What’s the best way for Chinese cities to go about enforcing license plate restrictions?
China’s efforts to combat auto congestion and pollution through license plate restrictions are back in the news. Guangzhou, capital of Guangdong Province, will restrict to 120,000 the number of auto license plates issued for the year that began on July 1. This is well below the 330,000 cars added to Guangzhou’s roads in calendar year 2011. I have written about driving restrictions in China in the Fall 2011 issue of CKGSB Magazine, but this is a good time to revisit this issue because of the way in which Guangzhou is distributing the rationed plates.
Fifty percent of the 120,000 will be issued by lottery and 40% through public bidding (the remaining 10% have been set aside for new energy vehicles). This mix of methods is intended to balance social equality with the demands of local residents. This bifurcated approach raises a good question. Which is the best way to allocate a given number of license plates: a lottery or bidding? This is an important question as different cities in China have chosen different methods. Beijing and Guiyang use lotteries while Shanghai uses bidding.
I assume that, once issued, the licenses cannot be freely traded among potential drivers. If they could, then the licenses would end up in the same hands no matter how the government issued them. In a liquid secondary market-imagine licenses going up on Taobao after their distribution-they would trade until those who value driving the most get them. These are the same hands they would end up in if sold to the highest bidders upfront.
If trading is not allowed, bidding is the better way to distribute the licenses as long as the government uses the bidding proceeds appropriately. The problem with the lottery is that the people who value the licenses most do not necessarily end up with them. Anyone who is willing to pay above the license fee will enter the lottery and hope that they win. If they do and they can’t resell their license, they will use it even though there are losers who would be willing to pay more than they did. Bidding solves this problem by only issuing the licenses to those who value them the most.
What about the Guangzhou government’s desire for social equality? The same number of people will get to drive under either a lottery or bidding so there are the same number of winners and losers either way. The composition will be different however. Bidding will undoubtedly give a greater fraction of high-income people the right to drive. However, bidding will also raise more government revenue than the lottery. All this extra revenue could be directly handed back to those who are less fortunate to spend as they want (including bidding in future license auctions). A lottery with a secondary market would also distribute money back but would do so arbitrarily-lower-income winners could resell their license and reap the windfall but lower-income losers would get nothing.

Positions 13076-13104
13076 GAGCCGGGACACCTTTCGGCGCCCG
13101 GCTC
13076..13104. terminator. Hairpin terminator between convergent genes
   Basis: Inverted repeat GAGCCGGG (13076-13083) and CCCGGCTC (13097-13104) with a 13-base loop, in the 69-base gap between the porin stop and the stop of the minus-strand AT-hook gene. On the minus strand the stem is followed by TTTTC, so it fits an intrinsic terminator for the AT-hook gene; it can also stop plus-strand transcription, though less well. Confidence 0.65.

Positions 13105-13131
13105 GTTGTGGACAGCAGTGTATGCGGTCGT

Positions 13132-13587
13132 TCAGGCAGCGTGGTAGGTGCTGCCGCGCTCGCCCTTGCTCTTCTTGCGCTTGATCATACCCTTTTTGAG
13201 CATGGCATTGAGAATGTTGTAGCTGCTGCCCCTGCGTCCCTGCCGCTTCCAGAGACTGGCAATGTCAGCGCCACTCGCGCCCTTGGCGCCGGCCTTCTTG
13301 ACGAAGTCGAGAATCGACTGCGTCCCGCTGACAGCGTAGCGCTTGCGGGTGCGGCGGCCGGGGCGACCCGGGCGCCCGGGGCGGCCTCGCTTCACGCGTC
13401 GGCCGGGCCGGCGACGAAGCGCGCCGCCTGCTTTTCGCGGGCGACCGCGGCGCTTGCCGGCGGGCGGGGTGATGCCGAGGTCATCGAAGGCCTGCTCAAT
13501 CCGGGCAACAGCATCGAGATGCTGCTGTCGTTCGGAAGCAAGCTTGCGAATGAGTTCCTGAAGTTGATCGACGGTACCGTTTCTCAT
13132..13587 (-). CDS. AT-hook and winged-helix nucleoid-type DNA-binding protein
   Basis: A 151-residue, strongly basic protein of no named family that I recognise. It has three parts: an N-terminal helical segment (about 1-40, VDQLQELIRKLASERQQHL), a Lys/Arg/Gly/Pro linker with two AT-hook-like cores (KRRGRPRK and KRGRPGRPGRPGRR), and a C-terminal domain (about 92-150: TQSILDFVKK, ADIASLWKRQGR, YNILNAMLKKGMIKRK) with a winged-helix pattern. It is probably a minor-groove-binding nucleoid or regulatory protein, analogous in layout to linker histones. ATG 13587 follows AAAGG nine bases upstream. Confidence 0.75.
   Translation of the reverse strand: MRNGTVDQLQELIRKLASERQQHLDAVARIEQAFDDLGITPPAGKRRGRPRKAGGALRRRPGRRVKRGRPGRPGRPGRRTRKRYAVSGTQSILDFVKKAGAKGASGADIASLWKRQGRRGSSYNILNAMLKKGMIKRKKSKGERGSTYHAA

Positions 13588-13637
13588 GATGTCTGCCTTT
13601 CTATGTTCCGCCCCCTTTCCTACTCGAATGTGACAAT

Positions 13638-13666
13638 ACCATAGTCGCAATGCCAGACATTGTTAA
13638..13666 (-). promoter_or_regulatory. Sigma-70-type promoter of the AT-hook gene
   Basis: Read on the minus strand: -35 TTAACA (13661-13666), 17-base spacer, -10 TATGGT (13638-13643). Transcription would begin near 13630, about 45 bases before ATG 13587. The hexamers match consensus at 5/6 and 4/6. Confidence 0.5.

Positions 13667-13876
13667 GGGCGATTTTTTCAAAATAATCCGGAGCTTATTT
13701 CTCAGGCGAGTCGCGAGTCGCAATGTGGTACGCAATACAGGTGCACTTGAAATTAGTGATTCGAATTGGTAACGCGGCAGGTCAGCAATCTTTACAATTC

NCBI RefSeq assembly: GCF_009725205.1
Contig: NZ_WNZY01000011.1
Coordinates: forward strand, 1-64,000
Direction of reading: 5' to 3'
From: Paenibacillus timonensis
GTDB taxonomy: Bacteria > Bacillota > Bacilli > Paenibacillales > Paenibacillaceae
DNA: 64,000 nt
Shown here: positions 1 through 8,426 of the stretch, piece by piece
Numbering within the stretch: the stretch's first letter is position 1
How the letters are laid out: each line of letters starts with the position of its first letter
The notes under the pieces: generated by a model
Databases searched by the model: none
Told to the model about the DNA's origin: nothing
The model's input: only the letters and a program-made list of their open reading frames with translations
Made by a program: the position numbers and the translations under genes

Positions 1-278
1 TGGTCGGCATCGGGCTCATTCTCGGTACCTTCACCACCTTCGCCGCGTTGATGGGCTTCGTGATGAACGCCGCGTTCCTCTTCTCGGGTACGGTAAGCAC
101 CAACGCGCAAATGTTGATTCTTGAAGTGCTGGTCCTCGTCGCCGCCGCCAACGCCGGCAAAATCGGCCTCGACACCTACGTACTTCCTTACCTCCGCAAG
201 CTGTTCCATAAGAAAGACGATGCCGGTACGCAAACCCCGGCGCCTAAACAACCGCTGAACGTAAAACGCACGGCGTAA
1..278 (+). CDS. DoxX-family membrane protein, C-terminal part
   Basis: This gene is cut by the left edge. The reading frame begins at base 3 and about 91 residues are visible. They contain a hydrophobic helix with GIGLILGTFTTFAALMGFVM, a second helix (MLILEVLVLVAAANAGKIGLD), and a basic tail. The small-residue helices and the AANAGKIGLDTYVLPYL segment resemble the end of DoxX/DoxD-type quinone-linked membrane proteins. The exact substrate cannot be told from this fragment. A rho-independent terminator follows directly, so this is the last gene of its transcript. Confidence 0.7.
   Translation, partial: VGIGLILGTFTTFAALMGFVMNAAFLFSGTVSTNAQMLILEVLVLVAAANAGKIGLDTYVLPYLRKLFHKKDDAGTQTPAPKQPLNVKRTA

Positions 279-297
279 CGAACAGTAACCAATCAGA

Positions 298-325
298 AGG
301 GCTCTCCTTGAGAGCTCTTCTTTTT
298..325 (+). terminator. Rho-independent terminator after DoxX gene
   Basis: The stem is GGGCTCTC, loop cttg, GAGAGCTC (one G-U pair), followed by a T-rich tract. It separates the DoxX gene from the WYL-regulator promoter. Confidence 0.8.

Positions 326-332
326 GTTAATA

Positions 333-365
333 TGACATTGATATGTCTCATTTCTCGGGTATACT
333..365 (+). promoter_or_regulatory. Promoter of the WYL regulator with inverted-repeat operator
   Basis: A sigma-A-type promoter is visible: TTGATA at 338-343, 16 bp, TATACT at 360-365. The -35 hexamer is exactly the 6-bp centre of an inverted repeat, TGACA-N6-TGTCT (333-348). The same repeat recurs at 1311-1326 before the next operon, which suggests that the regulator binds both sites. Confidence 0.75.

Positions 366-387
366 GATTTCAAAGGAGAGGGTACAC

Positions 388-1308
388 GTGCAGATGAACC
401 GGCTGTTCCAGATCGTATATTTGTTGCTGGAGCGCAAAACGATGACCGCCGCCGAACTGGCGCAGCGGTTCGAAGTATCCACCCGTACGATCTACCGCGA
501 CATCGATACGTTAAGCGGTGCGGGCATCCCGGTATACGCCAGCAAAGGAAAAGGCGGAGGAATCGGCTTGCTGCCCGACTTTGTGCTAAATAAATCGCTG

Another alternative is that the additional money from the auction be used to make alternative transportation such as buses and subways as cheap, convenient, and pleasant as possible. This way we will have the same number of cars on the road as with a lottery but greater usage of cleaner transportation alternatives. This would more effectively accomplish Guangzhou’s third objective of the license plate restrictions-a better environment.
Update: Since my article two weeks ago (‘A Good Complement can go a Long Way‘) in which I touted the usefulness of firms promoting goods complementary to their core product, another excellent example surfaced in the media. Shanghai-based Giant Interactive Group, a large distributor of online games, announced that it would pay the cost of broadband upgrades for players of the new 3-D version of Allods, a massively multiplayer role-playing game (MMORPG). Since online games and broadband Internet access are consumed together, they are complementary goods and as I explained two weeks ago, reducing the price of a complement increases demand for a company’s core product. Allods is free-to-play but makes money from micro-transactions for purchases of in-game items. Giant will cover the upgrade costs for more than 50,000 gamers at a cost of RMB 300-500 per gamer so clearly it is banking on faster speeds stimulating enough demand for in-game items to cover these costs.